The Ties That Bind: Perspectives on Marriage and Cohabitation

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The Ties That Bind: Perspectives on Marriage and Cohabitation. Linda J. Waite (Ed.). New York: Aldine de Gruyter. 2000. 404 pp. ISBN 0-202-30635-6. $51.95 cloth, $25.95 paper.

This volume is a consequence of a June 1998 National Institute of Child Health and Human Development-sponsored conference on marriage and cohabitation, and it provides an excellent summary of recent data and current thinking in the area. After a brief overview, three chapters describe trends in marriage and cohabitation in the United States and Europe; three chapters offer contrasting sociological, economic, and evolutionary psychological perspectives on union formation; six chapters examine values, attitudes, and norms about marriage; and six chapters consider issues related to economics, role specialization, and the returns to marriage. The volume is well balanced between sociological and economic approaches, and the authors provide a constructive discussion of alternative views on controversial subjects.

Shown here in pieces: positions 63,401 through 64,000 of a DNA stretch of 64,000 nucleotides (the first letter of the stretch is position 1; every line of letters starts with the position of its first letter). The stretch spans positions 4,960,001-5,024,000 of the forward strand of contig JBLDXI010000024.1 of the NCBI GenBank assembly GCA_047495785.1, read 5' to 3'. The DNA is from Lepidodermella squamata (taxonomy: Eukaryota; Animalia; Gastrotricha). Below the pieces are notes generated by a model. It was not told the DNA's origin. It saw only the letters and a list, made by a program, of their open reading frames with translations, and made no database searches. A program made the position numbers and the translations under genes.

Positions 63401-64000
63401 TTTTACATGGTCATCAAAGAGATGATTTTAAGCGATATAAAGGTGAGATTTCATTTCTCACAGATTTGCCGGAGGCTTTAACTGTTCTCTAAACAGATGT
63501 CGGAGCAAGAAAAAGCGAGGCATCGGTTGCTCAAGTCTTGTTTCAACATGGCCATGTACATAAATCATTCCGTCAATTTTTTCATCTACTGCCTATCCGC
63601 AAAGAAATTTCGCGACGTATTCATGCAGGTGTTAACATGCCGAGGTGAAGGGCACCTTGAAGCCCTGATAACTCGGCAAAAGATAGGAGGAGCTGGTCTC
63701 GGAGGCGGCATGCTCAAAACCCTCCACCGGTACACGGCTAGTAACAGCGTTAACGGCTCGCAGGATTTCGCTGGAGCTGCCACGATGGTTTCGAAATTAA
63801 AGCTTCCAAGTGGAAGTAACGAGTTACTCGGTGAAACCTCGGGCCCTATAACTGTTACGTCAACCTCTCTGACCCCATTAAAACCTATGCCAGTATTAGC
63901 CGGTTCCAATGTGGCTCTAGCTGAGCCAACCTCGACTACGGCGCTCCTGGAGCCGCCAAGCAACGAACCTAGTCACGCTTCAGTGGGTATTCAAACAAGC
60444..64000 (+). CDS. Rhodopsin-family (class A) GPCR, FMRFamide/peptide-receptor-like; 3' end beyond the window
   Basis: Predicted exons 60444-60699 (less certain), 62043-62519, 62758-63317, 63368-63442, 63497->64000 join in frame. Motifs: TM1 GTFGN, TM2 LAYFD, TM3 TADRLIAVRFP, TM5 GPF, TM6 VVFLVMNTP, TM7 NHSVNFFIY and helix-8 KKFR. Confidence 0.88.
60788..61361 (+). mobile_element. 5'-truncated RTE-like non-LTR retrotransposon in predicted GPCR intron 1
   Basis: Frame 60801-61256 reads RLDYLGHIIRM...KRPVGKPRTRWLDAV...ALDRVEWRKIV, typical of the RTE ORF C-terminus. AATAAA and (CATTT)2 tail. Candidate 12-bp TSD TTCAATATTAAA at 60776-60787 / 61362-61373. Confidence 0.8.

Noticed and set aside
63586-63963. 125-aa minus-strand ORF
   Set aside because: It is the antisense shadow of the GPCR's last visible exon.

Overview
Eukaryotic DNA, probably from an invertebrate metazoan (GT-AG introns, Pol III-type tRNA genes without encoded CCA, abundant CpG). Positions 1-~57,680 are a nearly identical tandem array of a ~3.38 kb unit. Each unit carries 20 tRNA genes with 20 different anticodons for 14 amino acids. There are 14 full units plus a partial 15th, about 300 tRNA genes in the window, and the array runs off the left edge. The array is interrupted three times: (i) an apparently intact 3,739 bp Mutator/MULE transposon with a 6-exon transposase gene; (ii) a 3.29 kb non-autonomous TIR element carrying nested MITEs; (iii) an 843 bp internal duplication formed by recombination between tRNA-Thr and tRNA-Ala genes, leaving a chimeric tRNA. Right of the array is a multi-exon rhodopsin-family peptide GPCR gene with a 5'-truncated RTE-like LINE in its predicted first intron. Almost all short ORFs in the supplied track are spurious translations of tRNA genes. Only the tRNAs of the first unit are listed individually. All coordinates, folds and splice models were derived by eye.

The Perspectives section shows striking disciplinary differences in how unions are viewed. Martin Daly and Margo I. Wilson adopt an evolutionary psychological perspective, though unfortunately a narrow one. For example, they simply assert (p. 97) that "the basic 'economic' motives of human beings exist and assumed their modern forms as means to the end of reproduction." It is disappointing that they ignored the growing number of analyses that have productively united concepts from both the biological and social sciences and applied them to family issues. Robert A. Pollak, after a rather dry treatment of two-sex marriage models, provides an excellent synthesis and critique of Gary Becker's rational actor model. In a later chapter, Robert A. Moffitt gives a particularly lucid discussion and evaluation of Becker's hypotheses when applied to contemporary American data, showing that they do fairly well in explaining behavior for Whites but rather poorly for Blacks. Andrew J. Cherlin notes two major shortcomings of current economic models: They do not explicitly incorporate cohabitation, and they do not explain why more economically successful women have a greater likelihood of marrying than less economically successful women. Cherlin outlines a "New Home Socioeconomics" of union formation, hypothesizing that women use cohabitation to search for men who will share more equitably in housework and child care. …